Although we don’t know everything about the diet of Arctic hares (Lepus arcticus), we do know that they feed on many different flowers and plants. Their main food is the Arctic willow (Salix arctica). They eat all parts of the plant. Their feeding can be destructive: they will break off sizable twigs and even dig up roots.

The flowers of purple saxifrage (Saxifraga oppositifolia) are a favourite food in late spring and early summer. As it moves from plant to plant, the Arctic hare will mow the flowers down, eschewing the careful nibbling of the muskoxen and caribou, which share a liking for this plant.

Although we classify them as herbivores, hares occasionally eat meat. At Sverdrup Pass on Ellesmere Island, David Gray saw hares nibble at the skin and hair on a muskox carcass. In Rankin Inlet (in Nunavut), Arctic hares frequent the town garbage dump in winter to search for food and in Baker Lake (in Nunavut) they break into garbage bags awaiting pick-up; presumably they are eating kitchen scraps, which, in this part of the world, likely contain little plant material.
Although we don’t know everything about the diet of Arctic hares (Lepus arcticus), we do know that they feed on many different flowers and plants. Their main food is the Arctic willow (Salix arctica). They eat all parts of the plant. Their feeding can be destructive: they will break off sizable twigs and even dig up roots.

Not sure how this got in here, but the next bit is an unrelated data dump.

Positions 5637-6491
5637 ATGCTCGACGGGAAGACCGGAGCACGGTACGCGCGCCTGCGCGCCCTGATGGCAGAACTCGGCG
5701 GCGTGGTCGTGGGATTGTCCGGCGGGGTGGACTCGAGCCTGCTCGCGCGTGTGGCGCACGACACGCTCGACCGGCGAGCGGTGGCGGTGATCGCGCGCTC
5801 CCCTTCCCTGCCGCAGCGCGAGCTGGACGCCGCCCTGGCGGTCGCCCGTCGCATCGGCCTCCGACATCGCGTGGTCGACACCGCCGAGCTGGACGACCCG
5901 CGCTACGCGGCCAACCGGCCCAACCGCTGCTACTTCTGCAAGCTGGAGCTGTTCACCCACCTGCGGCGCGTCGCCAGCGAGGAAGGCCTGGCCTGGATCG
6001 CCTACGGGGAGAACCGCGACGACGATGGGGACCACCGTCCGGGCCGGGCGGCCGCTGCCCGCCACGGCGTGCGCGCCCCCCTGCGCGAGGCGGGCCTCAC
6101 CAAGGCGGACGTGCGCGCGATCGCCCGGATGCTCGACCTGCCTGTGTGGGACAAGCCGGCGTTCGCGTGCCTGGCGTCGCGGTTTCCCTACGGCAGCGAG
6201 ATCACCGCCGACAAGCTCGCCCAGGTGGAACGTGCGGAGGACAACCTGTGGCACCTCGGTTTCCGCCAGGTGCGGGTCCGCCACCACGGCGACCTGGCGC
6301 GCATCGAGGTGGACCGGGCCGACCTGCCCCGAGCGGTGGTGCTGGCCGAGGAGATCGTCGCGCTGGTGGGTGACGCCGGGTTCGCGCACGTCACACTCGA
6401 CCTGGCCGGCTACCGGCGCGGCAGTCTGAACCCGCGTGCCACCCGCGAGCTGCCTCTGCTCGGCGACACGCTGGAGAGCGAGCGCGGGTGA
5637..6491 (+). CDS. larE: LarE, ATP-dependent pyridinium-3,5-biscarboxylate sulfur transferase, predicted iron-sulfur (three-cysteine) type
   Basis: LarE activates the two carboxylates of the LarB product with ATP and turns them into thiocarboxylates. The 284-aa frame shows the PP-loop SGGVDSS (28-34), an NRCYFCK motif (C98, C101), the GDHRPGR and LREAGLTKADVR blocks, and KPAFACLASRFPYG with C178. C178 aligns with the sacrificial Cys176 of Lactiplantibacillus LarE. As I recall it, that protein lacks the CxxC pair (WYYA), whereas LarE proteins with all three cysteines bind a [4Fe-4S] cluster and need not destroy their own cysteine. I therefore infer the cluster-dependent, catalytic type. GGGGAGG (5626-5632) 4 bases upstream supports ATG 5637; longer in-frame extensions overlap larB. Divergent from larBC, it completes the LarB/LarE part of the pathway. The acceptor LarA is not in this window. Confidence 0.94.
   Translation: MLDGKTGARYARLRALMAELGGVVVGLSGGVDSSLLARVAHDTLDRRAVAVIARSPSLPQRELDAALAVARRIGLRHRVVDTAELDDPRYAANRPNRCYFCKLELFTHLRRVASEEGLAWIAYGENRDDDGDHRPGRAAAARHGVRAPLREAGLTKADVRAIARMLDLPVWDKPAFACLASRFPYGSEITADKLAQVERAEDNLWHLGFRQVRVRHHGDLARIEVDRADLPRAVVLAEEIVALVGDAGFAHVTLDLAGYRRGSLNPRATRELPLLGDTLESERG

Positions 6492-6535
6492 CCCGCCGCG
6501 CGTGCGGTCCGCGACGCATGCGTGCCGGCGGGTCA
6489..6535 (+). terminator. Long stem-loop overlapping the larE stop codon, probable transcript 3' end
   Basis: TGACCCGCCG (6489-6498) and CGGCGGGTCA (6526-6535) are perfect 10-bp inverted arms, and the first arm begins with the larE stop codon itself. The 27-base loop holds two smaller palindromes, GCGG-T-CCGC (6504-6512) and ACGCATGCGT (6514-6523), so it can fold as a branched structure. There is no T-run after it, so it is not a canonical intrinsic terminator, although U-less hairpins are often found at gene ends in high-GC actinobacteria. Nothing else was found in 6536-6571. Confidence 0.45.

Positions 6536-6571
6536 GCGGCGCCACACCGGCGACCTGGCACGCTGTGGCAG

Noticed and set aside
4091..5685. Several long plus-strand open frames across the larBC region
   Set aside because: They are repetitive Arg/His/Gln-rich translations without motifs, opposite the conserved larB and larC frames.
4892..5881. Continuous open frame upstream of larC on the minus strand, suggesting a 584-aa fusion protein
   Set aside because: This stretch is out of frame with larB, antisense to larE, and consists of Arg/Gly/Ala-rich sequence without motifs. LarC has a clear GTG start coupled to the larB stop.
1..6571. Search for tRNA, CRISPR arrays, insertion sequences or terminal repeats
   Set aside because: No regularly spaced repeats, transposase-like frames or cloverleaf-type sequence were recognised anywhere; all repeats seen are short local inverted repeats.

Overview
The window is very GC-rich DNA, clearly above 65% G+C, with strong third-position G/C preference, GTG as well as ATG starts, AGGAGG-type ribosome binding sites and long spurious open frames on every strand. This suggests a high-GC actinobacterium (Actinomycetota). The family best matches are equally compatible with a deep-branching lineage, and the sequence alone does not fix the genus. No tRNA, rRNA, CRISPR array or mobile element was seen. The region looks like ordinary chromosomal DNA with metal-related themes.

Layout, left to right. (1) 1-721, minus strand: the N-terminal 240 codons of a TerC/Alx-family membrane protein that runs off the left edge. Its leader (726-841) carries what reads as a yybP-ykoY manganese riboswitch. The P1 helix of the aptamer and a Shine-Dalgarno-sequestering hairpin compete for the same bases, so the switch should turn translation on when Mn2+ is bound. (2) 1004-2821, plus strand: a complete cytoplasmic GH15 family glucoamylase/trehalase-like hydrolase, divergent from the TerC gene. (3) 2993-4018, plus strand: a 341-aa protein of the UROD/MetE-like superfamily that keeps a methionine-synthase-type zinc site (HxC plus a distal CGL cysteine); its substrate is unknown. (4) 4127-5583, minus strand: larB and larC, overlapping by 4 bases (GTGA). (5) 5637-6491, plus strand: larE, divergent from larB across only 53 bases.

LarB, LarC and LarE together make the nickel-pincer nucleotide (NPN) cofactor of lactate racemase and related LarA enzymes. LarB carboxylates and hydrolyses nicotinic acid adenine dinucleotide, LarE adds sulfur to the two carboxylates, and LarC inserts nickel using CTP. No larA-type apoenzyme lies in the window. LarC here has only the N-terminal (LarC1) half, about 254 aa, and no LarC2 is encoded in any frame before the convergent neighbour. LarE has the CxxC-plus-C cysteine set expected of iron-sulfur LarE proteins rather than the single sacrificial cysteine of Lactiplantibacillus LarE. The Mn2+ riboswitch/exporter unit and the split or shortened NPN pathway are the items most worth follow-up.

The flowers of purple saxifrage (Saxifraga oppositifolia) are a favourite food in late spring and early summer. As it moves from plant to plant, the Arctic hare will mow the flowers down, eschewing the careful nibbling of the muskoxen and caribou, which share a liking for this plant.

Although we classify them as herbivores, hares occasionally eat meat. At Sverdrup Pass on Ellesmere Island, David Gray saw hares nibble at the skin and hair on a muskox carcass. In Rankin Inlet (in Nunavut), Arctic hares frequent the town garbage dump in winter to search for food and in Baker Lake (in Nunavut) they break into garbage bags awaiting pick-up; presumably they are eating kitchen scraps, which, in this part of the world, likely contain little plant material.

© 2004, Canadian Museum of Nature. All Rights Reserved.

Arctic Willow

An Arctic hare (Lepus arcticus) has chewed away some of the bark on this Arctic willow (Salix arctica).

Image credits: David R. Gray
Canadian Museum of Nature

© 2004, Canadian Museum of Nature. All Rights Reserved.


Arctic Hare

A typical winter pose of a feeding Arctic hare (Lepus arcticus) shows a dignified air, half-closed eyes, and a willow twig dangling from its mouth. It takes about three minutes for a hare to eat a 25 cm-long (10 in.) Arctic willow (Salix arctica) twig.

Image credits: David R. Gray
Canadian Museum of Nature

© 2004, Canadian Museum of Nature. All Rights Reserved.


Purple Saxifrage

This Arctic hare (Lepus arcticus) is eating purple saxifrage (Saxifraga oppositifolia).

Image credits: David R. Gray
Canadian Museum of Nature

© 2004, Canadian Museum of Nature. All Rights Reserved.


Hares in winter usually feed in areas where snow is shallow or plants are exposed by wind. When their food is buried under snow, Arctic hares rely on their sense of smell to locate it. They dig through snow with a rapid beating movement of their forefeet. In order to break a tough icy crust on top of the snow, they stamp sharply with their forefeet or chew at the crust with their teeth.